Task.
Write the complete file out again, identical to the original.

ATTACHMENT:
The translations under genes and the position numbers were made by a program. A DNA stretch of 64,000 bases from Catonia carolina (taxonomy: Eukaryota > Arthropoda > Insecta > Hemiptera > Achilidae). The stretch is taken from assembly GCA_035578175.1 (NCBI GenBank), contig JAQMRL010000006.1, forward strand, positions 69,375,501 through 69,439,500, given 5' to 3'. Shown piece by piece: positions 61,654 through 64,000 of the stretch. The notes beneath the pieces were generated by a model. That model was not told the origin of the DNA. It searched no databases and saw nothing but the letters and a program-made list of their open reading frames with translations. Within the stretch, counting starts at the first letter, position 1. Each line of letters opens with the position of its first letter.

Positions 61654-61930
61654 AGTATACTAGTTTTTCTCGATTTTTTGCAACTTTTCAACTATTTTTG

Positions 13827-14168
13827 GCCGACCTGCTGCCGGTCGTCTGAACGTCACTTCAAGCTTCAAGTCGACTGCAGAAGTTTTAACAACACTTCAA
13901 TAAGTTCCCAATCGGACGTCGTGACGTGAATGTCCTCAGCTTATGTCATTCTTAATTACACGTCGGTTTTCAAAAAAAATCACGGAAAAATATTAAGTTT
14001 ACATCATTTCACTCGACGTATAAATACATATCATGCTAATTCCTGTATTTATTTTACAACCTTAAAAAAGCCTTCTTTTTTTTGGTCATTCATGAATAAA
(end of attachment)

The translations under genes and the position numbers were made by a program. A DNA stretch of 64,000 bases from Catonia carolina (taxonomy: Eukaryota > Arthropoda > Insecta > Hemiptera > Achilidae). The stretch is taken from assembly GCA_035578175.1 (NCBI GenBank), contig JAQMRL010000006.1, forward strand, positions 69,375,501 through 69,439,500, given 5' to 3'. Shown piece by piece: positions 61,654 through 64,000 of the stretch. The notes beneath the pieces were generated by a model. That model was not told the origin of the DNA. It searched no databases and saw nothing but the letters and a program-made list of their open reading frames with translations. Within the stretch, counting starts at the first letter, position 1. Each line of letters opens with the position of its first letter.

Positions 61654-61930
61654 AGTATACTAGTTTTTCTCGATTTTTTGCAACTTTTCAACTATTTTTG

Positions 13827-14168
13827 GCCGACCTGCTGCCGGTCGTCTGAACGTCACTTCAAGCTTCAAGTCGACTGCAGAAGTTTTAACAACACTTCAA
13901 TAAGTTCCCAATCGGACGTCGTGACGTGAATGTCCTCAGCTTATGTCATTCTTAATTACACGTCGGTTTTCAAAAAAAATCACGGAAAAATATTAAGTTT
14001 ACATCATTTCACTCGACGTATAAATACATATCATGCTAATTCCTGTATTTATTTTACAACCTTAAAAAAGCCTTCTTTTTTTTGGTCATTCATGAATAAA